It's not what is poured into a student that counts, but what is planted.
- Linda Conway
It is awe-inspiring to watch how a sequence of poses can infuse students with energy, or calm them down, or engage their full attention, or invoke a deep relaxation response. The way we teach asana (postures) is important and I love to discover what works with teenagers and share it with you. However, many teachers are encountering road blocks in making their classes appealing and wondering why their classes are not retaining students.The answer is complex but there is a fundamental principal to teaching yoga to teens worth discussing and well-timed with the approach of Valentine's Day. Simply put, it's love.
I believe that a genuine loving and caring attitude toward each and every student and holding an available and loving presence while teaching is the foundation for teaching yoga to teenagers. With this foundation, our classes can be infused with a depth of experience, an ease of mind, and a revelation of spirit. This intangible and yet highly-perceived quality of a teacher will be the magnet that keeps them coming back and enjoying your class. Not only that, but if you teach your teen class with a caring attitude and loving responses, you will never need to explain that yoga is "not just another exercise class".
In my early years of teaching teenagers, I recall being very concerned with how I was going to incorporate yoga philosophy into class. After doing an asana-packed class, we sat down together while I explained some things about yoga principles on living (the yamas and niyamas). When I asked if there were any comments or questions, one middle-school boy raised his hand determinedly and waited for me to call on him. When I did, he blurted out that it was his birthday! He could hardly contain his excitement.
In my thinking, I did a backward somersault as I absorbed his exclamation. "Why, how wonderful," I said. "How old are you today? Thirteen! I'm so glad you told us. Let's sing the birthday song for you." That moment was profound for me because it alerted me to my student's basic need: to be recognized and heard.
It also led me to prioritize the here and now with my students. For instance, what are they dealing with today? Exam week, a coming vacation, lack of sleep? Checking in with their day has become more important as I see that I can steer the class based on their needs and more importantly, simply hear from them and get to know them. It's simple to do: just ask questions to the group or individually before class officially starts.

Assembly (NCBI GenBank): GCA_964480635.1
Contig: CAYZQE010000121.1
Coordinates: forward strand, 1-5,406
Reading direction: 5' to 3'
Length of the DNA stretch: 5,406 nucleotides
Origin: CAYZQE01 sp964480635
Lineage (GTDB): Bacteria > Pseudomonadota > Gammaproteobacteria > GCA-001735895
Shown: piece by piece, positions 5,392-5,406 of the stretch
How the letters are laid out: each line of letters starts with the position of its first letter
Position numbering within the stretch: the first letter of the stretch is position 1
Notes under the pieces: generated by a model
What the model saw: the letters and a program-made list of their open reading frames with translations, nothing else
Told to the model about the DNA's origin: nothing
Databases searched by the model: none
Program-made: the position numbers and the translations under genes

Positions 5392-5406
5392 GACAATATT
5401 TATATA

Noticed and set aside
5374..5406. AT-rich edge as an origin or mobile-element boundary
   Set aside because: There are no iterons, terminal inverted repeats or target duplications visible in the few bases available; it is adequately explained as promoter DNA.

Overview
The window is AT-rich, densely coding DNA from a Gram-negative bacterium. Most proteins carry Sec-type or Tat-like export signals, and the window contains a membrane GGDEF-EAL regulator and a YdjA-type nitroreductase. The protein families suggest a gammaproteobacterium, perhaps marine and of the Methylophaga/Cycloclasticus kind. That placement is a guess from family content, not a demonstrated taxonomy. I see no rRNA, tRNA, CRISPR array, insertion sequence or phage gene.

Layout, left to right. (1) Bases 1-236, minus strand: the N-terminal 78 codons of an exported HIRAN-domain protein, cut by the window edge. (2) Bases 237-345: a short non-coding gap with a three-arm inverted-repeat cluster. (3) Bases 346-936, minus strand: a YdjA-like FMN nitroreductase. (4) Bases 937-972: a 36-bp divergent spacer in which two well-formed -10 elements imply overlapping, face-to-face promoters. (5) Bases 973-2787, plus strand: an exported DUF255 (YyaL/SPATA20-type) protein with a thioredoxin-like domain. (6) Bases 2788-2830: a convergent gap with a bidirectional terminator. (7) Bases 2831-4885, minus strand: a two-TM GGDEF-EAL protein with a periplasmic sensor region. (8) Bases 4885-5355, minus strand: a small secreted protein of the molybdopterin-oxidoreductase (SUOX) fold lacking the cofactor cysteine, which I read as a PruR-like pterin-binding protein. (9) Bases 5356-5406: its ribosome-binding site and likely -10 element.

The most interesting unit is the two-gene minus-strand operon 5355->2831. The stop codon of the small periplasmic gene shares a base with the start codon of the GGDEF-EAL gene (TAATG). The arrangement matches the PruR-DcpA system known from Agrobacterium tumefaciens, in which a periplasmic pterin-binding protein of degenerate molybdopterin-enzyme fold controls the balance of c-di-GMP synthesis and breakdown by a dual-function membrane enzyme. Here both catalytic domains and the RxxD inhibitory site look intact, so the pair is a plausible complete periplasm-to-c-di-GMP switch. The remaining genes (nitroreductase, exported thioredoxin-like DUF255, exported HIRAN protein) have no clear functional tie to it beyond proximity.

There's a wonderful way about teenagers that prompts you to deal with what's on their mind. Usually it comes in the form of a statement or question from someone in the group. Once, while teaching a group of 50 new-to-yoga teenagers in a high school P.E. class, I was interrupted by one student asking me to clarify my instructions. "You want us to put our foot where and how? What do you mean?" I then articulated my instructions in a more straightforward manner. I now think back on that student, Bless her for pointing out the fact that I was losing their attention and interest.
We can treat their prompts as ways to be more present and loving with them. Instead of reacting quickly to random student comments, search for the grounds of relating to them with the most loving response. Ask yourself: Have I made myself clear? Am I providing loving attention to the students?
Just recently, I was teaching yoga to six teenage girls and they were so curious about my current pregnancy. At six months pregnant, I have some obvious physical changes and they wanted to voice their own concerns on the matter. One young lady expressed how scared she was of that happening in her body, while another's mother was expecting next month, making her an older sister for the first time. It provided us some time to talk about what was happening in the here and now which teenagers love to do. As the class went on, I referenced their body, "Place your hands on your lower belly, where the baby would be if you were pregnant," tying things back to our earlier conversation. These seemingly minor conversations can create that bridge of compassion and relationship that is essential to good teaching.
There are lots of ways to convey a loving presence while teaching. It will come out naturally for you once you have set a purposeful intention to be loving and kind (best done before class begins.) During class, be aware of what you acknowledge and how you respond to each of your precious students. In addition, cultivate love, compassion, and patience within yourself. Teenagers are an extremely perceptive group that can and will pick up on your vibes!